Name: Coronel Diego de Valverde
Play by: Joe Manganiello
Nickname: Conde (Count)
An anomaly among the Spaniards, Diego stands at nearly six and a half feet (6’5”) and holds a well-built form from a childhood spent out in the fields of his father’s lands. His skin has taken a deeper tan, compliments of his serving in South America during the wars which were connected to the American Independence. His face is most often hidden in a thick beard, which has begun to tinge itself in grey, despite his age.
In his youth, Diego was a joyful child, growing into a young man who loved to work in the fields alongside the peasants who lived, and worked on his father’s lands. This mentality was instilled by the elder Valverde, as a sense of respecting the land which would be his. Having come home from the war in South America, he returned to his entire family swept away by the fever, and his wife who had been pregnant when he had left, had died, leaving him a four year old daughter he had never seen. While in some ways cold to her, he has tried breaking the wall of pain which befalls him whenever he looks at her, and sees her mother.
To connect with a daughter he never knew. To proudly serve his country, in assistance to Austria concerning France.
Diego was born into the mid-level nobility of Spain in the county of Leon, to a Conde father. The only surviving male child, he was immediately trained in matters of state, as well as military. Though, for Diego, his life was a bit different than most. While his father was a Count, it was not the richest part of Spain, so more than once the young man found himself out in the fields for harvest, along with his father until the man grew older. It endeared the people to the family, to share in the work of the earth, but Diego’s father had always said it was the land, and people who made royalty, not the other way around.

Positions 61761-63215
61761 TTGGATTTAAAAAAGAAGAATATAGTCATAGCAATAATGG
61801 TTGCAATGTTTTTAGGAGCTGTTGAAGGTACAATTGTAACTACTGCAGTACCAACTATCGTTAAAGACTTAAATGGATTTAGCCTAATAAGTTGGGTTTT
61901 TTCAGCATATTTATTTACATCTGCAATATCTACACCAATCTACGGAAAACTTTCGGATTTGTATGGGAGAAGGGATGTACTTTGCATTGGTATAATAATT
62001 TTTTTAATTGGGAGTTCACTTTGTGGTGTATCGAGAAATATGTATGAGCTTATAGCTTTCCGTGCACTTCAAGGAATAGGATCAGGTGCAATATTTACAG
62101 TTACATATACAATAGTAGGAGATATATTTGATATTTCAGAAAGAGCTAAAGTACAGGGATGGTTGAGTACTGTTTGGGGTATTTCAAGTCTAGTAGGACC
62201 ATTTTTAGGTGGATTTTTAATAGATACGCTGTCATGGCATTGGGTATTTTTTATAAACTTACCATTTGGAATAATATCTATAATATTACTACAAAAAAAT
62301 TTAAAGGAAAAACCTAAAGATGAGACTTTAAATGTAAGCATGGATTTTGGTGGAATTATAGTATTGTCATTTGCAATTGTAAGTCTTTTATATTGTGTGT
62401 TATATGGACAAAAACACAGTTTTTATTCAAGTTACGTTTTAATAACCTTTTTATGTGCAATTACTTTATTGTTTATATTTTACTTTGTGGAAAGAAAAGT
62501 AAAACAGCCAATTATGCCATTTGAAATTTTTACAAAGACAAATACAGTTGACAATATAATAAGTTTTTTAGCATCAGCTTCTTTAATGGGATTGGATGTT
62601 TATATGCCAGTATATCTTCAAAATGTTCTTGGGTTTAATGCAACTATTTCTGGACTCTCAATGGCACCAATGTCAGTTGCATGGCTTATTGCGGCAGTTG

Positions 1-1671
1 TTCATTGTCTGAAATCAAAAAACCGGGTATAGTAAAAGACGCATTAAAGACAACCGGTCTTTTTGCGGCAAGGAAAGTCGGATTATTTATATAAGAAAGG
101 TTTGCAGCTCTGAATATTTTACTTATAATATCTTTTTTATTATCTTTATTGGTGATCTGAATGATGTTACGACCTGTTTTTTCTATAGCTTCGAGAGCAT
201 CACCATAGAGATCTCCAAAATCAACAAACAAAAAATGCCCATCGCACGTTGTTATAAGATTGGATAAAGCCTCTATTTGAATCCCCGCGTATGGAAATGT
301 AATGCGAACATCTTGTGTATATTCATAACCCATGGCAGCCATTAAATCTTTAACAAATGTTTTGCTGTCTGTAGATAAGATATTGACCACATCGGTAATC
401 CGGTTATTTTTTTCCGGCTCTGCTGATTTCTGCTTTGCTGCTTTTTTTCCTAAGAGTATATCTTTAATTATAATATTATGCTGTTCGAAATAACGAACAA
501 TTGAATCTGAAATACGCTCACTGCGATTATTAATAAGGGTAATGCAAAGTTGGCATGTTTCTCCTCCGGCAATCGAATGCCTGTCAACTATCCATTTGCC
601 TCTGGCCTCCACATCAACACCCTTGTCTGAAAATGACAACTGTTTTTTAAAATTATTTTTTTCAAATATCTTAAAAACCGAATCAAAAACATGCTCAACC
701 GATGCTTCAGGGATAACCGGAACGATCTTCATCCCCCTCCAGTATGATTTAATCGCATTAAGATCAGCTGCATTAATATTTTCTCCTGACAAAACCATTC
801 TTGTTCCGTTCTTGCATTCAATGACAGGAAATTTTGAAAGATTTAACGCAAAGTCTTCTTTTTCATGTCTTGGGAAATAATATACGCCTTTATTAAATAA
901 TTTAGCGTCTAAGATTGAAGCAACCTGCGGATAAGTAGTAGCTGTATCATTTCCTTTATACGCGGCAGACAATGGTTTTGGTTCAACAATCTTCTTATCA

At seventeen, he married, finding the love of his life in an arranged marriage that he was more than grateful for. A rich match with not much land, it was perfect, title for money, and raised both families. Despite the happiness they shared, any chance of children seemed to be out of reach, until the two were both over thirty. Though the cruelty of fate had him being requested to travel to South America, in order to keep Portugal at bay during the war, soon after the news that his wife was pregnant.
Four years could change everything, for despite being in a land where he lost more soldiers to disease than the enemy, it was back home in which a fever spread through Leon, leaving him the only remaining member of his family, outside of a daughter he had never once met. When war was over, he returned home, to a distant relation living in his father’s house, taking care of his four year old daughter who he could barely look at, as he saw so much of her mother within her eyes. Not that he treated her badly, it was just she was as unknown to him, as he was to her. Despite this, when he was requested by the crown to take command of a regiment sent to Italy in order to assist the Austrians against the French threat.
While the regiment stayed within the borders of Austria in Trieste, Diego took the opportunity to run the regiment, as well as buy land in Verona, just outside of Venice, making him a frequent visitor to the city of Venice, and a defacto member of its society.